The following post was written by Global Gap Year Fellow Jacob Gerardi.

I have to admit it: I’m a huge fan of cheesy, totally cliché and horrible young adult romance novels. The academic part of me says that they are silly and unrealistic, that things never work in such an idealistic fashion. I know it is true, yet again and again I find myself returning to these same teenage-brain tickling tropes. There is something deeply settling in the fact that the stories usually end well, a neat bow tied on top of a package of purely farcical plot. Their neatness appeals to the sense of organization I’ve had steeped into me.

Every day of high school, I’d write down all of my homework and my personal objectives as well, things as basic as “floss twice tonight” or as weighty as “finish UNC application”. My fellow gappers, many passionate in their love for astrology, would tell you that it’s my moon-rising Leo combination driving me to be this way. Whether you agree with the cause is up to you, but one thing is for sure: regardless of my generally disorganized nature growing up and tendency towards spontaneous decision making, by the time I had reached high school, I’d clipped my own wings in the name of “success”. Success, or so I was taught by my surroundings, was a grade, an SAT score, an Ivy-league acceptance letter. It was never something that could be achieved through simply being without any particular intention.

Despite this, as I have found in the past few months, there is something deeply pleasing about simply being. My first visit to UNC-Chapel Hill was during the finalist weekend for the UNC Global Gap Year Fellowship, a tense time in which I was riding a wave of self-doubt following rejection from what I thought at the time were the Universities I belonged at. I came to campus for finalist weekend, quite skeptical of the whole thing. I was playing along with the programming, speaking of how I would enjoy a gap year, but I held reservations. Deep down, I was thinking “No, that gap year thing isn’t for me. I have purpose, why would I go astray from it?”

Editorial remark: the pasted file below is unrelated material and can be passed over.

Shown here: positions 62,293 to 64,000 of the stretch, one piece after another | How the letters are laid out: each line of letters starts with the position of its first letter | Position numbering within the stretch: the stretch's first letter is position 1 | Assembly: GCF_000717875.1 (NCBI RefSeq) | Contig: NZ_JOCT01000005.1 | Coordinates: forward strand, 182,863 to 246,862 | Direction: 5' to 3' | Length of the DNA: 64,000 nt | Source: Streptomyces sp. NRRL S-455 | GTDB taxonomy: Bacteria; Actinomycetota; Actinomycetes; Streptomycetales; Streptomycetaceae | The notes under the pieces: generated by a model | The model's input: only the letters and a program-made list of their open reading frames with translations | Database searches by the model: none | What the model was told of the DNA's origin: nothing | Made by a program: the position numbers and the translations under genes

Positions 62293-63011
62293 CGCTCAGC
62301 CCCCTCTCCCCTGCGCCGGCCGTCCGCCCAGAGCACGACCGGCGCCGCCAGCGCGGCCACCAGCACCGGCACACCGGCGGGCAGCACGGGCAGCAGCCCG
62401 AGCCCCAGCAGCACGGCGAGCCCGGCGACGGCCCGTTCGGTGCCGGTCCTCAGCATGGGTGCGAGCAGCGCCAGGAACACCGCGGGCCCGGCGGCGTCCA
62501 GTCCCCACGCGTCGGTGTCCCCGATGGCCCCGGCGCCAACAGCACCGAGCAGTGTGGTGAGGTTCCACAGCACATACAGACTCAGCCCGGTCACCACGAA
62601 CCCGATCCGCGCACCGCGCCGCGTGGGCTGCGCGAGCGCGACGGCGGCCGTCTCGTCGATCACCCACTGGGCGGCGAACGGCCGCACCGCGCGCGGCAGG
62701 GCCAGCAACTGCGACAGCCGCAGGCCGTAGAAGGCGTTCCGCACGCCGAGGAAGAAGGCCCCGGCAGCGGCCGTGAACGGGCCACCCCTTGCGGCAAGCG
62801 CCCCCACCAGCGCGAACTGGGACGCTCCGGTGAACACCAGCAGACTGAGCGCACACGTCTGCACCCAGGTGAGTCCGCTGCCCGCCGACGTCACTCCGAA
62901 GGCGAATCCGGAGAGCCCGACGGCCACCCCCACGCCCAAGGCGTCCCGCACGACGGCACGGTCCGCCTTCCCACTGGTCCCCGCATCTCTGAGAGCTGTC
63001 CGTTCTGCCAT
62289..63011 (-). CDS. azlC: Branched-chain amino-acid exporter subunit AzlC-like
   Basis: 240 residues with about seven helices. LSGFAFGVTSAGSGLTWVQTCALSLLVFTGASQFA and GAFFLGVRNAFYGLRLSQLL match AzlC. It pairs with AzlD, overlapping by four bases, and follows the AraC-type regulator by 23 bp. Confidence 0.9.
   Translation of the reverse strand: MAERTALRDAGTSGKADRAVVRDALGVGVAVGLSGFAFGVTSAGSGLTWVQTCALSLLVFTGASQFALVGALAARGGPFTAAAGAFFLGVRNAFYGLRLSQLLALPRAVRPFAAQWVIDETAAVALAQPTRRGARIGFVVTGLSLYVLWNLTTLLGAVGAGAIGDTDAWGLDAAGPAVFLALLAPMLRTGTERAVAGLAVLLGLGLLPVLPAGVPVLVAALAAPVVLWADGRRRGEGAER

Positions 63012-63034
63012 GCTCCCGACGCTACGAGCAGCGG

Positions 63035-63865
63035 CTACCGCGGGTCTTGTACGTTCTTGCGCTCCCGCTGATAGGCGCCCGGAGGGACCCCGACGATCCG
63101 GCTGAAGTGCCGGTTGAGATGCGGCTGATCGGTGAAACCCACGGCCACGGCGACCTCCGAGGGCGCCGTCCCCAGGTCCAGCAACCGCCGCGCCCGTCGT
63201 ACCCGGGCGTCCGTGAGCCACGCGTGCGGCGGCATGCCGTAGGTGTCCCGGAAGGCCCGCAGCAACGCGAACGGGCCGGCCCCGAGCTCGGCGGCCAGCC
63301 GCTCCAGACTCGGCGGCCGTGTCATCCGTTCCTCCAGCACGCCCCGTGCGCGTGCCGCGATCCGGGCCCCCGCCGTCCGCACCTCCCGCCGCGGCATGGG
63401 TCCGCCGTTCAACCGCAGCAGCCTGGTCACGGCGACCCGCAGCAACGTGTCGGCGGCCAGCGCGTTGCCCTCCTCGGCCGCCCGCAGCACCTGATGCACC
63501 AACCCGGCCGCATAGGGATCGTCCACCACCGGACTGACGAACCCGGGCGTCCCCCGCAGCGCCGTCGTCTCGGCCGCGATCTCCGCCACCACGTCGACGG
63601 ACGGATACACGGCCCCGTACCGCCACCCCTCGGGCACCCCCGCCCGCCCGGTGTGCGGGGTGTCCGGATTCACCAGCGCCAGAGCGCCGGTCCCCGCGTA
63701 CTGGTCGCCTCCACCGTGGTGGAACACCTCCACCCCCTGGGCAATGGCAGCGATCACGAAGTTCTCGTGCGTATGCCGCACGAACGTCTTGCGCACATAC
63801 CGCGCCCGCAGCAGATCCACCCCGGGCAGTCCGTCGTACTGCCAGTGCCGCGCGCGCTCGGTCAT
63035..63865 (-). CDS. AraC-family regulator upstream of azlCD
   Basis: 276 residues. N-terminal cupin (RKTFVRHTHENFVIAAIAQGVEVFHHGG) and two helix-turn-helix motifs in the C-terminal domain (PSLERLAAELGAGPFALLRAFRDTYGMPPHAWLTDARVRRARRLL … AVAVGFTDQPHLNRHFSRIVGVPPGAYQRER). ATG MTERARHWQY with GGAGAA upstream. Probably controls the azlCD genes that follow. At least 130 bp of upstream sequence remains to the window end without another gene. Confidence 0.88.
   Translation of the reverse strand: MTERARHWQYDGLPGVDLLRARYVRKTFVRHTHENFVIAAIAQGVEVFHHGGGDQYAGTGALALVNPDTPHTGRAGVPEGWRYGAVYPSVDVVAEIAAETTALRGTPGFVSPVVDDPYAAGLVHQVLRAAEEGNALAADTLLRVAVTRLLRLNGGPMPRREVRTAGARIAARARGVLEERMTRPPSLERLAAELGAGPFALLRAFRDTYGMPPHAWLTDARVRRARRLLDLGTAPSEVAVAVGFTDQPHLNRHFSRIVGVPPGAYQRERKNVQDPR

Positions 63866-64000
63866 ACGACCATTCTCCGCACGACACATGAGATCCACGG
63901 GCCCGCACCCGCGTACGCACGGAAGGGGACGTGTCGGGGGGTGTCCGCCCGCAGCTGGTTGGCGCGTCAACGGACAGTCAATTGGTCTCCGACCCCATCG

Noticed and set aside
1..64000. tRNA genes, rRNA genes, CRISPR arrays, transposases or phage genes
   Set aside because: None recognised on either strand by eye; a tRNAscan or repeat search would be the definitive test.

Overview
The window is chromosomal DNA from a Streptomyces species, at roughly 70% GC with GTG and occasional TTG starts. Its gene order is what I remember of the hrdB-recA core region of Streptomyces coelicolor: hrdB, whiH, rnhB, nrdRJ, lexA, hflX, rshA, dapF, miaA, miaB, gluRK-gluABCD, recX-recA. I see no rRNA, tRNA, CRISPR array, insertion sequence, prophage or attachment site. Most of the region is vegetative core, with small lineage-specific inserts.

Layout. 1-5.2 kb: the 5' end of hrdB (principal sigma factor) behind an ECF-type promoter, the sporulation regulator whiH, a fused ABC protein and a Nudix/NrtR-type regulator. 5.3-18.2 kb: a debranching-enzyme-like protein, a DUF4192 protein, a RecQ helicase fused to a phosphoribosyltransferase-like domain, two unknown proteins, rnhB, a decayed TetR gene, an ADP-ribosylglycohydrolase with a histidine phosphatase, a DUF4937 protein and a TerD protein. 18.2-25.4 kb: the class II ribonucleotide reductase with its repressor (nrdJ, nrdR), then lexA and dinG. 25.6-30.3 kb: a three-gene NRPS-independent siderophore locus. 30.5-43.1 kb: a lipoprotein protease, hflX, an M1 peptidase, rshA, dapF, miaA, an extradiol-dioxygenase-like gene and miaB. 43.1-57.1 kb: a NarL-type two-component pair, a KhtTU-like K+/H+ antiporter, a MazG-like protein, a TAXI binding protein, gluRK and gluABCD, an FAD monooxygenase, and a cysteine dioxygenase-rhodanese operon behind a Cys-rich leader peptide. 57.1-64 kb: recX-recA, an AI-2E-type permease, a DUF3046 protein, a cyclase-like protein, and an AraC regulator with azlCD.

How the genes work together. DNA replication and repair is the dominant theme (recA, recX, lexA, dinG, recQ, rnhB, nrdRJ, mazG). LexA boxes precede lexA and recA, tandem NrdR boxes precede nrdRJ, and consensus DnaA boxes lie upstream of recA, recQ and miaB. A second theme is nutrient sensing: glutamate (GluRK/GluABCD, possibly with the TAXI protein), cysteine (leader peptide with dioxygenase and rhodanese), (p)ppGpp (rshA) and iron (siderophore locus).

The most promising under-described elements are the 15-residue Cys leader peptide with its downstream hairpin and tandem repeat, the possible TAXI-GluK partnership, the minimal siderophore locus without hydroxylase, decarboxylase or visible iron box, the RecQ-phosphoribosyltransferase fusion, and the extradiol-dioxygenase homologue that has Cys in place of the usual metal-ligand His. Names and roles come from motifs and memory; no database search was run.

As I stepped back, however, I noticed a disturbing trend. I had worked under an incredible amount of self-enforced academic and extra-curricular pressure for years, constantly pushing myself to the brim then somewhat recovering. I hadn’t done many of the things I love in years, and definitely wasn’t devoting enough time to maintaining relationships with those I value. My oil paints were put to rest come freshman year, my sewing machine lay vacant, its needle sharp with the virginity of neglect. I barely had time to do beadwork, and my violin arpeggios were quite poor at the cost of high grades in the classes I studied when I should have been practicing. “Why,” I began to think to myself, “Should this be something to strive for?”

The more I thought about it, the more taking a gap year seemed to be a logical step off of my damaging trail of academic and career progression. Anyone who was at the gap year summer institute will tell you that I talked many, many times about my desire to use this year as a way to “hop off the treadmill,” and I really mean that. As I made my final college decision, the option of this fantastically different gap year became more and more enticing, pushing me towards attending UNC (University of Oklahoma; I love you, I miss you, I’m sorry). I eventually accepted my gap year fellowship offer, readying to embark on the most unclear year of my life.